Liver cancer: Heavy alcohol consumption is associated with approximately 2-fold increased risks of two types of liver cancer (hepatocellular carcinoma and intrahepatic cholangiocarcinoma) (4, 9, 12, 13). Breast cancer: Epidemiologic studies have consistently found an increased risk of breast cancer with increasing alcohol intake. Pooled data. Does wine increase the likeliness of breast cancer?! A recent study says yes, but did they jump the gun? Find out Wine vs Breast Cancer. A recent study looked at moderate drinkers alcohol intake and correlated it to their relative risk of cancer. The study showed that the relative risk of cancer increased for women drinkers from anywhere from 5–9% and everyone got scared (you can bet I did!).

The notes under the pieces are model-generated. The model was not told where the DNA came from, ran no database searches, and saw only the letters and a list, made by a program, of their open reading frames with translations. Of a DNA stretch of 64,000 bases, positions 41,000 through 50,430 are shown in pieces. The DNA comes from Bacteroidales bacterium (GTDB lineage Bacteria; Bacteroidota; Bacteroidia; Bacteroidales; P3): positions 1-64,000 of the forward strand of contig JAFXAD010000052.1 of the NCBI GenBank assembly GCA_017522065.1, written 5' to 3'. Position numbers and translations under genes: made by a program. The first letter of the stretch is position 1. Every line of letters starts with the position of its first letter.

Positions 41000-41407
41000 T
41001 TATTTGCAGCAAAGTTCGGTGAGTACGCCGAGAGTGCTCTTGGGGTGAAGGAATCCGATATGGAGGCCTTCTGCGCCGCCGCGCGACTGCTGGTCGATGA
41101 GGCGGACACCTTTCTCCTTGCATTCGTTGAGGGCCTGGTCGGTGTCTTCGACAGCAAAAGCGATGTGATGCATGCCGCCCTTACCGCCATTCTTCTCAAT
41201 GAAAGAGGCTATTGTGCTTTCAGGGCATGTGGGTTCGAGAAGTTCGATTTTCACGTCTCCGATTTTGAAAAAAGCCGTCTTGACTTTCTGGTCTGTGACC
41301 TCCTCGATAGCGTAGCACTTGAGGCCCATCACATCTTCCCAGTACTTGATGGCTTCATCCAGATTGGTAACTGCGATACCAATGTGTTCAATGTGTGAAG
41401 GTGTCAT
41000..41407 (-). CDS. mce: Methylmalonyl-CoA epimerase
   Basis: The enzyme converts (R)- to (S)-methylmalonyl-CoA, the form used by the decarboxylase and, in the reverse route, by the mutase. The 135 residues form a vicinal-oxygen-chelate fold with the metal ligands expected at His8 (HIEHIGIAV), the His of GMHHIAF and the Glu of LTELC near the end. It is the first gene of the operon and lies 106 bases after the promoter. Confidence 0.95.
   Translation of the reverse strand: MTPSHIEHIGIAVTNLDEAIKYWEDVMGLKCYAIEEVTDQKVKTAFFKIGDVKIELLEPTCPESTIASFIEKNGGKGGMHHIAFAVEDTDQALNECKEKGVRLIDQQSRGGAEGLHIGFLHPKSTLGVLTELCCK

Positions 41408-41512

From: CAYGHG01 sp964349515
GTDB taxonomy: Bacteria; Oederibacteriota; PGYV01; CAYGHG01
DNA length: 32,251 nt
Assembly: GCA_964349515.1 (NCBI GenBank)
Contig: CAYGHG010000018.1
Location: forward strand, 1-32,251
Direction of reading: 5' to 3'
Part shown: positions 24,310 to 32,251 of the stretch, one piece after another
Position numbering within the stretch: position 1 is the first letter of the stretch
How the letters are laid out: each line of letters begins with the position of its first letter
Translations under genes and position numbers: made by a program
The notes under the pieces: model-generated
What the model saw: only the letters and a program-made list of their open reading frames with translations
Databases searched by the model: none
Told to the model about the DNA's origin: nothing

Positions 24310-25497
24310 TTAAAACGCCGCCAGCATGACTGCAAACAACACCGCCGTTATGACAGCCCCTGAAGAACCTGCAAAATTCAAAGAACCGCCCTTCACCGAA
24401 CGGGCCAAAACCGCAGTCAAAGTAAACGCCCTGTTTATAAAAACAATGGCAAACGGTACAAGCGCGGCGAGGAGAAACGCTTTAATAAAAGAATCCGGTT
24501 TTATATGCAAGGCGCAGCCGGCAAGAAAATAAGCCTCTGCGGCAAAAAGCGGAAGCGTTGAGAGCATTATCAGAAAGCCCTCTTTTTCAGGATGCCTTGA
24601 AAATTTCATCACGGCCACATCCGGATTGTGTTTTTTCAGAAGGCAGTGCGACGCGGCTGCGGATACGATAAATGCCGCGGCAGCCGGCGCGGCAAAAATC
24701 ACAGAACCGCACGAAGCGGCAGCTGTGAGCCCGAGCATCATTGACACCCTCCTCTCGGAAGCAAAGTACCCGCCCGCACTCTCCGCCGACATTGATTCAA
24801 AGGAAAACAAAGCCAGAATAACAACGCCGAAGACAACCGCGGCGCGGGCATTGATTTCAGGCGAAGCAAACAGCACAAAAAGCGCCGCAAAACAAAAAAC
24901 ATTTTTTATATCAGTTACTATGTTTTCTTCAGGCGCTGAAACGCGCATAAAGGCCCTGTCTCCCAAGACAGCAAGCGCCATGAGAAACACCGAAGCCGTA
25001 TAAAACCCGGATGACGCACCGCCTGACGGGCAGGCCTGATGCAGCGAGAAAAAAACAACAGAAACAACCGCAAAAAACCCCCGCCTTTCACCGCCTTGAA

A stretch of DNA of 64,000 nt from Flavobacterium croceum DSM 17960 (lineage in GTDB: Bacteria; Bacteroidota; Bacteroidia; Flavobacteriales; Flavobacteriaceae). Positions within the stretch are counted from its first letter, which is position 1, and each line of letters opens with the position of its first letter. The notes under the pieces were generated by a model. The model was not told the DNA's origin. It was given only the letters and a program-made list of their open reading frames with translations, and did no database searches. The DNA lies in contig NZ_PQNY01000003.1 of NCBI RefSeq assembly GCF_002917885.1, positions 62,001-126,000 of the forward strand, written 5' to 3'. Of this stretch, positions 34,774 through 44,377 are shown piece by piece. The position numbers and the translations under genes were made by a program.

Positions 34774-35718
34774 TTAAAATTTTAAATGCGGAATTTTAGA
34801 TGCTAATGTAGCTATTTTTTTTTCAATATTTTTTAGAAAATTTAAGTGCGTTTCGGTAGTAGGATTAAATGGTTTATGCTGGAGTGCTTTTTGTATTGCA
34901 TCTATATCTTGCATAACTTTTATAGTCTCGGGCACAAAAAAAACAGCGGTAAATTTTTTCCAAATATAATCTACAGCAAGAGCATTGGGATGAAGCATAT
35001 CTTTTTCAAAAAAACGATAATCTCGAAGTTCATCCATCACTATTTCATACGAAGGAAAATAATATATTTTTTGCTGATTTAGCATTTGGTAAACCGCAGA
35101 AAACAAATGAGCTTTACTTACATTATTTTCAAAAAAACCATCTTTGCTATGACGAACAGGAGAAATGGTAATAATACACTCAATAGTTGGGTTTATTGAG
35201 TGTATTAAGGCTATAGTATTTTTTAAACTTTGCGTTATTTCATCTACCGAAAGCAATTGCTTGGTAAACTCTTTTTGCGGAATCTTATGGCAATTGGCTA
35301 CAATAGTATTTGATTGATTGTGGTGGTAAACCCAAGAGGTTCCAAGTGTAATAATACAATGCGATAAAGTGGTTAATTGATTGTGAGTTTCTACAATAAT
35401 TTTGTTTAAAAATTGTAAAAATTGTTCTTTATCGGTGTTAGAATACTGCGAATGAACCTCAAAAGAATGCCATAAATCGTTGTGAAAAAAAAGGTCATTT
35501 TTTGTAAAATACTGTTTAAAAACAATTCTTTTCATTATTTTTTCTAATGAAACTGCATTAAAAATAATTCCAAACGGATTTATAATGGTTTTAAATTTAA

Mar 17, 2004 · March 17, 2004 -- A new study continues to link drinking alcohol -- especially wine -- to an increase in breast cancer risk. Researchers in Sweden found that women who drank about two to three Author: Salynn Boyles. Current use of postmenopausal hormones, first-degree family history of breast cancer, greater body mass index, and higher education were also associated with increased breast cancer. Any alcohol consumption in the year before the reference date was reported by similar proportions of cases (82%) and controls (82%).Cited by: 26.
May 23, 2017 · “So much so, that many of us have cautioned patients with higher risk of breast cancer to avoid daily alcohol consumption,” says Kathleen Fairfield, MD, an internist at Maine Medical Center. Research consistently shows that drinking alcoholic beverages -- beer, wine, and liquor -- increases a woman's risk of hormone-receptor-positive breast cancer. Alcohol can increase levels of estrogen and other hormones associated with hormone-receptor-positive breast cancer. Alcohol also may increase breast cancer risk by damaging DNA in cells.